You've probably noticed that, except for a post on the volatility index yesterday, we haven't been tossing out many long ideas. The method to the madness? The old rule of thumb was that something like 75% of all stocks will rise or fall together and with even tighter correlations brought on by ETF bundling it might be over 90%.
Half the battle is getting the direction right. After that, you grab your instrument from the toolbox, leverage it as much as you and/or your banker are comfortable with and review your risk management protocols.
A week ago we put together a post showing the similarities between the five day, 5 1/2% move in the S&P, the takeoff of the market off the March 9, 2009 lows and the August 12, 1982 start of the 18 year bull market. I then pulled the rug out from any hopeful longs:
The problem is, I don't believe the picture the tape is telling.Bucking the tape can be hazardous to your wealth but there are times when it is the right call. The jury's still out but sometime today we should hit a 38.2% retracement of the runup which might provide some opportunity on the long side. Here's one area to look at, from Money Morning Australia:
...We are witnessing a rapid acceleration of M&A in the United States. Unlike earlier waves of M&A activity, however, this is not primarily about extraction. The moves are in the support and transport sectors.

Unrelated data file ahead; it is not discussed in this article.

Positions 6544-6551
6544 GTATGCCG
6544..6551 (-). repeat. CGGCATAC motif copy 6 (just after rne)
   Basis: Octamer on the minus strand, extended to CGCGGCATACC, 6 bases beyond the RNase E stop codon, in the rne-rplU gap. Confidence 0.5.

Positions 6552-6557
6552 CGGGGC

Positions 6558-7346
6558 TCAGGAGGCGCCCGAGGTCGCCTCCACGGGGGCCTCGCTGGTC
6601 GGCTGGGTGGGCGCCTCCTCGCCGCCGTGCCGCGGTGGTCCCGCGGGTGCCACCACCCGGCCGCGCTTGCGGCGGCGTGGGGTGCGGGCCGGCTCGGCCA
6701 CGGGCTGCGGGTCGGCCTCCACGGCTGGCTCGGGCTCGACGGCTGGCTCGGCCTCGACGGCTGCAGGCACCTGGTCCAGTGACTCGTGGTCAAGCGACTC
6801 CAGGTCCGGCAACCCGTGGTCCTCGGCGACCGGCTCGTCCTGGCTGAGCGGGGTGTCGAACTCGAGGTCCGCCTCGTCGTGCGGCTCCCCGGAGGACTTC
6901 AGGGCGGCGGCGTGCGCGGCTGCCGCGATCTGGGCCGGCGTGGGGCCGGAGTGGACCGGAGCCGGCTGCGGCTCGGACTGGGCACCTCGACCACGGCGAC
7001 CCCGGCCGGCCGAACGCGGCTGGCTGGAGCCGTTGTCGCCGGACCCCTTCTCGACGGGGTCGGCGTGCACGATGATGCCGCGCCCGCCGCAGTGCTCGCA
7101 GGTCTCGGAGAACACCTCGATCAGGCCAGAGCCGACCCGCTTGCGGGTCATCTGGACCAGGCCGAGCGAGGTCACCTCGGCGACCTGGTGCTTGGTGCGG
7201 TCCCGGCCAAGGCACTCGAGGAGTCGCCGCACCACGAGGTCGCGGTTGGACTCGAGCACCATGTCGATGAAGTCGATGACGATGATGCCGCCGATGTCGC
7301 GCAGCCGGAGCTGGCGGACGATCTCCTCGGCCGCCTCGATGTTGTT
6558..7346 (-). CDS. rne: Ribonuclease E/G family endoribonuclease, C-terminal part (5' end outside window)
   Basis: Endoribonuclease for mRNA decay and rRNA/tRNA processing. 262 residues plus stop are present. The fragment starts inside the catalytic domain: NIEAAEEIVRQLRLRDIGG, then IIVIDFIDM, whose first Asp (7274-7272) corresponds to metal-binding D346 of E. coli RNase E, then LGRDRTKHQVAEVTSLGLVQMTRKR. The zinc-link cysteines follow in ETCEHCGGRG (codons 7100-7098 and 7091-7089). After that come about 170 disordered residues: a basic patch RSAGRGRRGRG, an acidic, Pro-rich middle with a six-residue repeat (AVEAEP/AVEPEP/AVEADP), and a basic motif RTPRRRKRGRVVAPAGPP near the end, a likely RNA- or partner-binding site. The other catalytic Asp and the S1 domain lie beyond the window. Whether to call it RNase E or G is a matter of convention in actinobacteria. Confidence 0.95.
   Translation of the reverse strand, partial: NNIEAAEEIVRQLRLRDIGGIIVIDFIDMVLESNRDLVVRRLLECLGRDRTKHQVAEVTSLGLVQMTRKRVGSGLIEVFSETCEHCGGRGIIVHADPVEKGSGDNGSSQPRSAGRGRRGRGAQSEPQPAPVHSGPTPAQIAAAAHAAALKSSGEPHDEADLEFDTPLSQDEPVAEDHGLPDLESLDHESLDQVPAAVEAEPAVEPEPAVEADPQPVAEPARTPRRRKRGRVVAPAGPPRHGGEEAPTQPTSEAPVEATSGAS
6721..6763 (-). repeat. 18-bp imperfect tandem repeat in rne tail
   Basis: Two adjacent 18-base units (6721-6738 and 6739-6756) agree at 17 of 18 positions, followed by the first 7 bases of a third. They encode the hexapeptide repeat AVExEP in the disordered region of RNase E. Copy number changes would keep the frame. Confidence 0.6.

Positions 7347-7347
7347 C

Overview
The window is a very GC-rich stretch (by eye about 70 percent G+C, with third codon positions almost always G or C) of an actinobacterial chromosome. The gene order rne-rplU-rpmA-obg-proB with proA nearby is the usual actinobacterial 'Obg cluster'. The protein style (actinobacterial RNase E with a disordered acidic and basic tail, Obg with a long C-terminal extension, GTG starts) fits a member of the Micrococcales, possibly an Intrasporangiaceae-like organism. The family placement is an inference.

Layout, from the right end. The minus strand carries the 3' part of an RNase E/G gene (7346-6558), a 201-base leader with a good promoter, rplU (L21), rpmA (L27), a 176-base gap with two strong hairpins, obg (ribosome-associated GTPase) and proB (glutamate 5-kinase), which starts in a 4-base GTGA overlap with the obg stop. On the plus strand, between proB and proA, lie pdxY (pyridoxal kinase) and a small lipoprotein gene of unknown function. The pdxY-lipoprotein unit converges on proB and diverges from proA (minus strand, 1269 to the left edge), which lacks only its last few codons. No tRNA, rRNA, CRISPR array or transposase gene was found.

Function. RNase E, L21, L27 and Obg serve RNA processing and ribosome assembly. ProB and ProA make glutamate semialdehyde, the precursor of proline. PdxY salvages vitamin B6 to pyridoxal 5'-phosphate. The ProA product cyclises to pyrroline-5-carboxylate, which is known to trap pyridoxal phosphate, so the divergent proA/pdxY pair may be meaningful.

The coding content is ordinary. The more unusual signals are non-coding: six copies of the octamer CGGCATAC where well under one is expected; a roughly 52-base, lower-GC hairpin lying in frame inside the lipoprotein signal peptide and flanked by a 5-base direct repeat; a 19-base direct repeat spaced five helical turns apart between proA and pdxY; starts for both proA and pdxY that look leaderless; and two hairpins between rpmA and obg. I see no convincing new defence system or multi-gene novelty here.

This is to be expected - for one fundamental reason: The volume of shale gas coming on the market is staggering. This year, North American producers (U.S. and Canada) could easily increase gas volume by more than 30%... in a single year!
Of course, dumping such volume on the market would cause a dramatic shift in the balance of supply and demand, with prices plummeting as a result.
In this environment, efficiency of operations may still refer to drilling per se. But these days, the ability of companies to realize profits, with the prospects of considerable available volume, depends on consolidating throughout the upstream-downstream sequence - not just in the fields.
Therefore, companies that control storage, processing, and transport facilities are primary takeover targets. And early identification of these likely targets can make for very profitable moves by average investors. More on that in a moment...
Probably the most prized asset class for acquisition is pipelines. The pipeline network in the United States and Canada is more than a venue for the transportation of gas.
The absolute majority of pipeline capacity is actually used for storage of excess volume. As a result, pipelines provide the main balancing act for a market that can easily become oversupplied.
Many of the companies of interest are diversified - made up of gathering, processing, truck, and retail distribution pipeline networks, as well as field operations.
Yet, if there is one conclusion emerging from what will be an increasing M&A feeding frenzy in natural gas, it is this: Operational efficiency requirements are moving acquisition strategies further from the field itself.
The midstream (gathering, processing, and throughput) is the emphasis now.
Some of these are privately held companies, so the retail investor has no access. But others are traded and have already experienced some consolidation.
The key to selecting the most likely profit moves is regional. Larger companies, utilizing an M&A plan to maximize the efficiency of their field operations, will need to acquire the assets that reduce the cost per volume of extraction. These certainly include pipeline, storage, and related facilities....